Google`s Innovative Management Practices

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Google`s Innovative Management Practices

Google`s Innovative Management Practices


Just a few years back, the word Google existed as the name of a cartoon character (Barney Google) and possibly among the random phonemes mumbled by toddlers. Today, one would be hard-pressed to find a person who hasn't heard of the search engine that bears this name.

The word Google is a variant on the Googol (10[sup100]), a term coined by the 9-year-old nephew of American mathematician Edward Kasner, who asked him to think of a name for a very large number. The word Googolplex is the numeral that represents 10[supgoogol]. And perhaps not oddly, the word Googolplex is also now in play (Krantz, 2004).

Within a few short years Google has become the top search engine in the world and has earned the most esteemed privilege in contemporary pop culture - it has become a verb. It is interesting to note that Google is fighting in the courts to keep its name out of the dictionary, much as Xerox fights to keep its name from being used as an equivalent to photocopying. The legal concept in a nutshell: As the name becomes more commonly used, it becomes less of a brand, detracting from its proprietary nature. Google has also spawned products, projects, concepts, and imitations galore. It is safe to say that Google is not just an Internet search engine, but has become something of a phenomenon.

Google began in 1998 as an academic research project by Sergey Brin and Lawrence Page, who were then graduate students at Stanford University in Palo Alto, California. It was not the first search engine, of course. Existing search engines were able to scan or "crawl" a large portion of the web, build an index, and then find pages that matched particular words. But they were less good at presenting those pages, which might number in the hundreds of thousands, in a useful way.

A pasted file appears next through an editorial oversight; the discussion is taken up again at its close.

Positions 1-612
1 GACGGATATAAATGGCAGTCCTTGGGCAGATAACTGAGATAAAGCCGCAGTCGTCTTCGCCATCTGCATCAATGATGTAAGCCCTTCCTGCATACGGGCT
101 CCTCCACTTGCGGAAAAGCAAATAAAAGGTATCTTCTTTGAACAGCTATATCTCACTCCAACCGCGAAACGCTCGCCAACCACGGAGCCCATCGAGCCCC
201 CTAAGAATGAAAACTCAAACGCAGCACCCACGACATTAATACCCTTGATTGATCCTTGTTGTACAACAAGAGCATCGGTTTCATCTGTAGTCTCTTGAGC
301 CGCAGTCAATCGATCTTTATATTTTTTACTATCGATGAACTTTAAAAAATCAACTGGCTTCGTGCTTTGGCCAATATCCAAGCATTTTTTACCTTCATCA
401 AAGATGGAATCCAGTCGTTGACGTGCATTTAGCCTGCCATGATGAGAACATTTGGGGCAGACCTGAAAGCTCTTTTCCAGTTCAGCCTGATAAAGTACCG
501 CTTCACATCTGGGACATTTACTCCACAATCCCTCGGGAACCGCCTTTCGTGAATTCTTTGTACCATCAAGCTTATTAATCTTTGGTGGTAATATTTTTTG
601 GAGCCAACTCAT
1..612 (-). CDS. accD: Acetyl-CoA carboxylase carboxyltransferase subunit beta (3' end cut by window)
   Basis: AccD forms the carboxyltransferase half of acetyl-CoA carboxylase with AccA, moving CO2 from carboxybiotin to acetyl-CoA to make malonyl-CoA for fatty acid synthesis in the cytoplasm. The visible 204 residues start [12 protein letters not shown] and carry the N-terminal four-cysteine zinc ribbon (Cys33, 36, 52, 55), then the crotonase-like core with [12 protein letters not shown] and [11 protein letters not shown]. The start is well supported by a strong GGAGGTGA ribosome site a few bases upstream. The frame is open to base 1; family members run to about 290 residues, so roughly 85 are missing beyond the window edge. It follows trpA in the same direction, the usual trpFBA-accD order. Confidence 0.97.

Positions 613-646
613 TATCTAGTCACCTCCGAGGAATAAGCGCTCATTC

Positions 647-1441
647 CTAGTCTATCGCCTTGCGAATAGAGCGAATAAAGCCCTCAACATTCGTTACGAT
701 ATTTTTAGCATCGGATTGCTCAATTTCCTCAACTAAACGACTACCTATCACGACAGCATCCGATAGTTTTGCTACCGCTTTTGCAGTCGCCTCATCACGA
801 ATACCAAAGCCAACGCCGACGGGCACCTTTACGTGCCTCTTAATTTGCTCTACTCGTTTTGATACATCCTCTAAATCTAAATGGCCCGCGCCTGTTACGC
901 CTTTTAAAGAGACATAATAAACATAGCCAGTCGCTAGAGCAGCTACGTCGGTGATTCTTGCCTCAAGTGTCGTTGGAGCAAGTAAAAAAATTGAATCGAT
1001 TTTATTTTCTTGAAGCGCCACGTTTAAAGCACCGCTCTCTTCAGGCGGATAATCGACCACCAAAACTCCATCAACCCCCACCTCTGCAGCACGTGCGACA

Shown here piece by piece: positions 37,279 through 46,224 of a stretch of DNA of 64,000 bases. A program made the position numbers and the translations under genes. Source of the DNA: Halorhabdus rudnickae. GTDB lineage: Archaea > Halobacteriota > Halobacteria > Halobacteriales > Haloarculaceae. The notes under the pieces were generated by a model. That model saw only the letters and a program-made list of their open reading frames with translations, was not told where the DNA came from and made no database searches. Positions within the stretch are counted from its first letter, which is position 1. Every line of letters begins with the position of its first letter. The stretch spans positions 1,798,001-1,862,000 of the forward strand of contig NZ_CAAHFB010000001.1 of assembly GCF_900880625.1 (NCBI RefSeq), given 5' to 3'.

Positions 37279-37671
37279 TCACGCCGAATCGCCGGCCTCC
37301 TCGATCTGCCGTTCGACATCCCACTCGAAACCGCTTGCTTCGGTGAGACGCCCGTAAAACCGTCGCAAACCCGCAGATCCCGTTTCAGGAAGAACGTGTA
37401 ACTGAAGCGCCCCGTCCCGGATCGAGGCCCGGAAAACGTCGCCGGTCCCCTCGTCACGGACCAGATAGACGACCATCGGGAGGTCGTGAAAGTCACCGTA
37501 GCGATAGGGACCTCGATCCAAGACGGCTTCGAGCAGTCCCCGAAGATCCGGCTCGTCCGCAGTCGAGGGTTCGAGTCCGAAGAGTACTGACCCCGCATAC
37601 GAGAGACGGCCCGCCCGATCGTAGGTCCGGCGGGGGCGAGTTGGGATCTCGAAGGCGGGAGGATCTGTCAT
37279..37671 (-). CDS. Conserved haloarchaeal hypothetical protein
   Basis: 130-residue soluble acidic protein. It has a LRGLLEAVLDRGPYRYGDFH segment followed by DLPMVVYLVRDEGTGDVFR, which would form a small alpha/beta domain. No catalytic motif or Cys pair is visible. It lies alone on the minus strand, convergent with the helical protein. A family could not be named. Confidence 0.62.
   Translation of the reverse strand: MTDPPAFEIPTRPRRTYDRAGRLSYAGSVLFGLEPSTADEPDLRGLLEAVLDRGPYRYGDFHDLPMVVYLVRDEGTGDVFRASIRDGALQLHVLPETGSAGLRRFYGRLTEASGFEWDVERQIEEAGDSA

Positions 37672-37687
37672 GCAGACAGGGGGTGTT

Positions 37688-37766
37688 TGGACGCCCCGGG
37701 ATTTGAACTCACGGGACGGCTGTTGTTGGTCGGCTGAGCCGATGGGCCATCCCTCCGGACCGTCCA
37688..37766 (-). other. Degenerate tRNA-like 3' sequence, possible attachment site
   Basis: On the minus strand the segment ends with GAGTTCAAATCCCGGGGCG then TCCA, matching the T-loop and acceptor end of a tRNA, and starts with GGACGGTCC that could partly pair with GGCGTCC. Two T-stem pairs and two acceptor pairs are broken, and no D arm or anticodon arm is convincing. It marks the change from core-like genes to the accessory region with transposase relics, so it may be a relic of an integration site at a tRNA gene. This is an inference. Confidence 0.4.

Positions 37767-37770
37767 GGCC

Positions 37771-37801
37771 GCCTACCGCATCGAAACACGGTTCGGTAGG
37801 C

Google has the dubious honour of being one of the few stocks to have a "sell" rating so soon after its IPO. Thursday, Janco Partners analyst Martin Pyykkonen slapped a sell on the stock, saying that it should only be valued at $76 a share. He derived that stock price by measuring how much cash the company is expected to generate and the size of the risks it faces (Gallo, 2006).

Google`s commitment to innovation depends on everyone being comfortable sharing ideas and opinions. Every employee is a hands-on contributor, and everyone wears several hats. Because they believe that each Googler is an equally important part of their success, no one hesitates to pose questions directly to Larry or Sergey in the weekly all-hands ("TGIF") meetings - or spike a volley ball across the net at a corporate officer.

Google's Culture

Google is a high-energy, fast paced work environment. While the dress code might be “casual” the company attracts and retains some of the brightest minds in the technology industry. There is a work hard, play hard atmosphere. The Google Mountain View, CA headquarters (also known as ...
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